The diagnosis of amniotic band syndrome is usually made during ultrasound. Depending on the location, it causes swelling, deformity, or at an advanced stage, loss (amputation) of limbs. If color Doppler ultrasound is used to analyze blood flow, changes or even complete cessation of blood flow can be noticed. Magnetic resonance imaging (MRI), as well as four-dimensional ultrasound, can provide additional information about the severity of each specific case.

How Is Amniotic Band Syndrome Treated?

As mentioned above, depending on the location of the formation, amniotic band syndrome can cause serious developmental abnormalities, defects, or even amputation of limbs. Therefore, it is vital to carry out intrauterine treatment before the appearance of complications. Removal (dissection) of amniotic bands is performed using a camera (fetoscope), which is inserted into the mother's womb. Fetoscope is a system with a diameter of about 3 mm inside which there is a 1-millimeter laser fiber channel, as well as another 1-millimeter instrument (dissector or scissors). This procedure usually requires regional anesthesia (spinal anesthesia) of the mother. The fetus is also given anesthesia through the umbilical cord and muscle relaxants (drugs that reduce muscle tone and decrease motor activity). During fetoscopy procedures of amniotic band removal, laser or dissector are usually used. To facilitate the treatment method choice, a classification of amniotic band syndrome was developed (Table 1). The determining factor in the planning of treatment is most often the fact of the presence of circulatory disorders in the affected limbs.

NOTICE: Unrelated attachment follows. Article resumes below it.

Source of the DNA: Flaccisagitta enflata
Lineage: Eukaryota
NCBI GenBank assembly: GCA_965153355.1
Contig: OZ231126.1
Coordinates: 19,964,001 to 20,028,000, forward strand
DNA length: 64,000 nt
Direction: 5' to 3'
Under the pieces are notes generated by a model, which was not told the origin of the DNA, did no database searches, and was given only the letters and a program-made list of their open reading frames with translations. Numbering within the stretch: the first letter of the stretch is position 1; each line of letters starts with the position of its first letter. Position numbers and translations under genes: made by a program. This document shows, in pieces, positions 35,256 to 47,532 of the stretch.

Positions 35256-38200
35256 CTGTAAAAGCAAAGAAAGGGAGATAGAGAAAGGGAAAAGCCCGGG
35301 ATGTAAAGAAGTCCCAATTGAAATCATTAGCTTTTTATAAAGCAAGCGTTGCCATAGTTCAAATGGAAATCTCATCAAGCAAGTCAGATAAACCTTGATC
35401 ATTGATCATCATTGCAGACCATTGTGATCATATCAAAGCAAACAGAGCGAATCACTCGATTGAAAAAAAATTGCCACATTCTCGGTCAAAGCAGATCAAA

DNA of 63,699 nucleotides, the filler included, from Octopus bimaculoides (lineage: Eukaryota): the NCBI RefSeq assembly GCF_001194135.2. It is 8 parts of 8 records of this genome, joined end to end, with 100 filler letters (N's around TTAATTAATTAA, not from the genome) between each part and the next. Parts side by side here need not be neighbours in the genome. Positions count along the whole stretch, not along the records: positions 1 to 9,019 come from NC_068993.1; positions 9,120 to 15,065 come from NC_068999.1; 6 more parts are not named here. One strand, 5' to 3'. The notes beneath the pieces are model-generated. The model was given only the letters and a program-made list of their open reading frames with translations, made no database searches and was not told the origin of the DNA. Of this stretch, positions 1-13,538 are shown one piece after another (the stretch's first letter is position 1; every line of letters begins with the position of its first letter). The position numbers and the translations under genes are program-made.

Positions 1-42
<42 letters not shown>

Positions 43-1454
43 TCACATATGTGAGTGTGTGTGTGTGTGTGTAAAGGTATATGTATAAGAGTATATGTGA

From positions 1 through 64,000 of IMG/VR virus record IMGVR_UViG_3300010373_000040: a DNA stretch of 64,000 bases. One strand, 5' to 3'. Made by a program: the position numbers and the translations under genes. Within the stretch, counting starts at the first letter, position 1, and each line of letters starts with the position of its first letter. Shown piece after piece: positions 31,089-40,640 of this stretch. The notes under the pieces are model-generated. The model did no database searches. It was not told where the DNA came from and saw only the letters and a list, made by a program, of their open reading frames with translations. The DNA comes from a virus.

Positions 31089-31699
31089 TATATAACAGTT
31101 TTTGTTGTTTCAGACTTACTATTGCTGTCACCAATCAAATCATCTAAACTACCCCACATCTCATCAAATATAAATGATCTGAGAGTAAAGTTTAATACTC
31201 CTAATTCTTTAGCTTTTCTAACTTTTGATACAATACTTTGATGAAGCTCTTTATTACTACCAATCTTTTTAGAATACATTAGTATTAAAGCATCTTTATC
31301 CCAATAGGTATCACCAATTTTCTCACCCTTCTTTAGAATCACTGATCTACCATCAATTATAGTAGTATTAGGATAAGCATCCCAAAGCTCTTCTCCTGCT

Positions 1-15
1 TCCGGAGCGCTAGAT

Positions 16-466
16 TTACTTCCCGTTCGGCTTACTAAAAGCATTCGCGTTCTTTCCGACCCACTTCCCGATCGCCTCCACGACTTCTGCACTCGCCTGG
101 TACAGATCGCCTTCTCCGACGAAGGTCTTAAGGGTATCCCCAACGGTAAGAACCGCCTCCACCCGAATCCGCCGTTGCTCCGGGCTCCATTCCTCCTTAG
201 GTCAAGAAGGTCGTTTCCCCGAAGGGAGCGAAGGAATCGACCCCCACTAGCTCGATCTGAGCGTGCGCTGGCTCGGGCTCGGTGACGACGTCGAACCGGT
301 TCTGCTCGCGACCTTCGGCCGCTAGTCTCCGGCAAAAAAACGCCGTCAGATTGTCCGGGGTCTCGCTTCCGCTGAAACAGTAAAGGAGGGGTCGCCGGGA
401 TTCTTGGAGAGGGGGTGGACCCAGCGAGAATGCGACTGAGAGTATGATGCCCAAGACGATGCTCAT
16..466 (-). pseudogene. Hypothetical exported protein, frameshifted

What Is the Success Rate of Intrauterine Treatment of Amniotic Band Syndrome, and What Are Its Risks?

It is reported that the life expectancy rate of babies who have undergone intrauterine amniotic band syndrome removal surgeries is approximately 90% to 100%. The success of surgeries depends on the team of surgeons, the instruments used, as well as the severity of the disease. Despite the high percentage of successful operations, the probability of maintaining the normal functioning of the affected limbs is approximately 67 to 100 percent. In cases when the irreversible damage to the fetus’s health is done, about 1/3 of women in labor experience premature water break, and about 2/3 of women in labor have premature births (before 37 weeks). All these points should be considered when planning the amniotic band syndrome treatment.

In conclusion, amniotic band syndrome is a malformation of the inner layer of the placenta, called the amnion resulting in the formation of thin strands of tissue that stick to the fetus and wrap some parts of its body (arms, legs, or umbilical cord), causing restriction of blood flow and, as a result, serious injuries to limbs or even death of the fetus. Fetoscopy methods are proven to be effective in the treatment of this disease. In the planning of treatment, the personal approach to each specific case is vital. Both in serious cases that require surgical intervention and in cases that do not threaten the health of the fetus, monitoring of the condition and performing operations should take place in well-equipped clinics with an experienced team of specialists who are ready to provide all the necessary help.


Fetoscopic Release of Amniotic Band Syndrome An Update Minella C et al J Ultrasound Med 2020.

Perinatal outcome after fetoscopic release of amniotic bands: a single-center experience and review of the literature Javadian P et al Ultrasound Obstet Gynecol 2013.

Amniotic Band Syndrome